This is our final GED Reading Practice Test. This passage will test your reading comprehension ability, including your ability to make inferences, analyze actions in a plot, and organize events within a story. Read the text carefully and then proceed to the multiple choice practice questions. You may refer back to the passage at any time as you answer the questions.
Directions: Read the passage and choose the best answer to each question that follows.
by Elaine Ernst Schneider
Jamie waved good-bye as the moving truck pulled away, watching until it was nothing more than a tiny speck. He kicked the dirt with his shoe and grumbled, “Now what? Who’s going to walk to school with me and play ball during gym time?”
He trudged home begrudgingly. Then before even stepping on his front porch, Jamie yelled to his mother. “Mom!” he called. “He’s officially gone. There went the best friend I’ll ever have.” He slammed the door and stood before her.
Jamie’s mother knew right away from the look on her son’s face and the exasperation in his voice that he was hurting. “Jamie,” she began, “I know you are sad to see Ben go. But Ben’s dad has a different job now and he will make more money. Their family is excited about this change for their lives. It could mean that Ben would be the first person in that family to go to college.”
“Yeah, yeah, I hear you. But what am I supposed to do without my friend?” he retorted and abruptly left the room. Jamie’s mother called him to come back and talk more but he ignored her, sulking in his room.
Jamie’s next few days at school were tough. He kept looking at Ben’s empty desk, expecting to see him there. Worse than that was the day that the new kid came. His name was Bobby. The teacher gave Ben’s books to Bobby and then led him to Ben’s desk. Why did she do that? How could anyone take Ben’s place?
Jamie ran all the way from the school to his back door that afternoon. “Mom, you’ll never believe what my teacher did,” he bellowed. “She put the new boy in Ben’s desk right up front, like he is something special. He’s not Ben. He doesn’t deserve to sit there.”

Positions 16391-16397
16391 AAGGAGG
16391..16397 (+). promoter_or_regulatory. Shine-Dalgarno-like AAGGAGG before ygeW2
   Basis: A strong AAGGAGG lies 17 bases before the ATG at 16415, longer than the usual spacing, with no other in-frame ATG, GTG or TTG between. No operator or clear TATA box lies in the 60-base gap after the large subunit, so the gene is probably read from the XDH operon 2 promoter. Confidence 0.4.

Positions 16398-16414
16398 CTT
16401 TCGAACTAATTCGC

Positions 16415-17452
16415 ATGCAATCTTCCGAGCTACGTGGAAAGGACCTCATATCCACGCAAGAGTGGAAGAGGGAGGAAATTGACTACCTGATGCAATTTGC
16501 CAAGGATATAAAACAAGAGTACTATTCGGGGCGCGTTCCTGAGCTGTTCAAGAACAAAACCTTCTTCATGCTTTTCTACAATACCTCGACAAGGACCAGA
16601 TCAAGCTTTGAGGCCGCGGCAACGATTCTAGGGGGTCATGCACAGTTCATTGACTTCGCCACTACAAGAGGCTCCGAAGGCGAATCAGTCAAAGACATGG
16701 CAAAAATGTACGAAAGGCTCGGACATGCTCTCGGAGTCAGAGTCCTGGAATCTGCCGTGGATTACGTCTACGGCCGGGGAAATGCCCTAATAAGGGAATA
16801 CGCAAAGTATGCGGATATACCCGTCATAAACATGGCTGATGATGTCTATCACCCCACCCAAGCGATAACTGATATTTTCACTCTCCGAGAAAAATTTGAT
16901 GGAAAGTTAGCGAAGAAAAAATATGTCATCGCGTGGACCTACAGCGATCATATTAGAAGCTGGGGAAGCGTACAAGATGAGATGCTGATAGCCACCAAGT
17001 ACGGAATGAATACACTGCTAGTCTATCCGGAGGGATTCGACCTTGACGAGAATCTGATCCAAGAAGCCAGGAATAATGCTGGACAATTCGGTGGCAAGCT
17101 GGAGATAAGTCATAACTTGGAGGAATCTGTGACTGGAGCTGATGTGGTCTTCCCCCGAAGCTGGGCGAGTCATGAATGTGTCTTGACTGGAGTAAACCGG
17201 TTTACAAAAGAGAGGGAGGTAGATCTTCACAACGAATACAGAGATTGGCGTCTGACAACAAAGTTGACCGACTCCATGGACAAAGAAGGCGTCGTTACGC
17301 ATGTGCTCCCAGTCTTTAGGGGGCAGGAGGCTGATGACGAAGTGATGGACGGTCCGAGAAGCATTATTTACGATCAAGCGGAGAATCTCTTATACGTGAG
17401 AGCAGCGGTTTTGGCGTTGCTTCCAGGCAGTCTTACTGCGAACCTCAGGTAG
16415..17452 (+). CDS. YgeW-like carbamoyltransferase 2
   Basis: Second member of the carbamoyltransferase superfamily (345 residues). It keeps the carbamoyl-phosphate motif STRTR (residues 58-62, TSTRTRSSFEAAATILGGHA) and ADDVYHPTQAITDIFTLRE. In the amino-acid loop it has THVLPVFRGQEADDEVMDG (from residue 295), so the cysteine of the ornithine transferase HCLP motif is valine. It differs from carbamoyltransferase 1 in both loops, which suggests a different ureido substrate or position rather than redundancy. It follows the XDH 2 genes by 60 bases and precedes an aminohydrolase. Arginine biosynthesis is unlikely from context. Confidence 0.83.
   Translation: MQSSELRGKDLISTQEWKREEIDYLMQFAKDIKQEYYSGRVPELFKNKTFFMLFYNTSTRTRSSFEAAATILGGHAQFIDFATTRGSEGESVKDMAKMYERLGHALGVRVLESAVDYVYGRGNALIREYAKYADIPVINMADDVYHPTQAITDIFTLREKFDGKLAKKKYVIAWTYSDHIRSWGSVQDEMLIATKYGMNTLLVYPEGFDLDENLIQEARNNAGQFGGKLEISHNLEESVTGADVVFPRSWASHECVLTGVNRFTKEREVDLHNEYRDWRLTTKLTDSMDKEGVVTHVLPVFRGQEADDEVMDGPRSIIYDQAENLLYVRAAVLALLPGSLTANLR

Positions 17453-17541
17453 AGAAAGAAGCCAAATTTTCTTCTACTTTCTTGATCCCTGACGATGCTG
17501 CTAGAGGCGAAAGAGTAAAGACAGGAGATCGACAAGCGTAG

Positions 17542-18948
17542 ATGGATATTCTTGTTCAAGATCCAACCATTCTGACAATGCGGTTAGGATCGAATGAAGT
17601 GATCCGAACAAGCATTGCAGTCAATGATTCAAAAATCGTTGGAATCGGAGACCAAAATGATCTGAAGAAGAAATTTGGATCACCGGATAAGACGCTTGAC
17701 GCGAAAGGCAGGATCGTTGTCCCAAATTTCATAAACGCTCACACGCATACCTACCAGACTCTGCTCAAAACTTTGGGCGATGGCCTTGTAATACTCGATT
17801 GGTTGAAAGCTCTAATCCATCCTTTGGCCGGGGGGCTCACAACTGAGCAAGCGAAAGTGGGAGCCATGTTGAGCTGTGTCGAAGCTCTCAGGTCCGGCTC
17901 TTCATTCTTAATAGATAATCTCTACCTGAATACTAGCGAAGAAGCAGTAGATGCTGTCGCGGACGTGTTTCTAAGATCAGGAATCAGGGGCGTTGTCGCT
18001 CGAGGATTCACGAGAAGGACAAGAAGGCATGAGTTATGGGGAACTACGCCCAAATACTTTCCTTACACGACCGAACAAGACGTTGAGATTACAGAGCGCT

Jamie’s mother answered thoughtfully. “Jamie, no one can ever take Ben’s place. But maybe Bobby can be a new friend. Why don’t you give him a chance?”
During gym class the next day, Jamie followed Bobby to the ball field. He tried to walk with him, calling, “Hey, Bobby! Wait up!” Bobby didn’t slow down, and Jamie had to run to catch up. He had to stand right in front of Bobby before he paid attention.
“I guess you don’t play ball, do you?” Jamie blurted out.
“Yes, I do. I’m a good catcher.”
Jamie noticed that Bobby’s speech was slow and labored and that he seemed to think about each word before saying it. But it didn’t matter to Jamie. He liked what Bobby said.
“Really?” Jamie answered. “I’m the pitcher for our team. Come on, let’s play some catch.”
The boys walked side by side back to class. “I wish you lived close to me so we could throw balls after school every day,” Jamie commented. Bobby didn’t respond.
Saturday morning, Jamie’s mother fixed pancakes. As he swirled his last bite in the maple syrup, Jamie heard a loud noise in the street. Curious, he ran out on the front lawn just in time to see a moving truck pull in to what used to be Ben’s driveway. A boy jumped out of the front seat.
Why does the author include the phrase, “watching until it was nothing more than a tiny speck” in paragraph 1?
To show Jamie’s emotional state at the moment
To reveal how his best friend left town
To emphasize the length of the street
To describe Jamie’s inner monologue
Read the following sentences from the passage.
What inference can be made about Jamie?
He does not have a good relationship with his mother.
His mother did not approve of his best friend.
He is unhappy about moving to a new city.
He is upset about something beyond his control.
Which fact from the passage supports the idea that Bobby moved into Jamie’s neighborhood?
Jamie and Bobby attend the same school.
Jamie wants Bobby to play on his baseball team.
Jamie wants to throw balls with Bobby after school.
Jamie can see Bobby’s driveway from his front yard.
Why does the author choose to end the passage with the sentence “Jamie grinned”?
to show that Jamie cares more about Bobby than he did Ben
to explain that Bobby’s father owns the moving truck
to hint that Jamie and Bobby might become close friends
to describe how Jamie’s mother invited Bobby over
What word best describes the mother’s behavior in paragraph 7?
Which fact can the reader infer about Bobby?
He cannot see well and requires a seat in the front of the classroom.
He ran to the ball field ahead of Jamie because he doesn’t want to be his friend.
He is deaf and only understands Jamie when he faces him so that he can read his lips.
He didn’t respond to Jamie about throwing balls because he really doesn’t like to play baseball.
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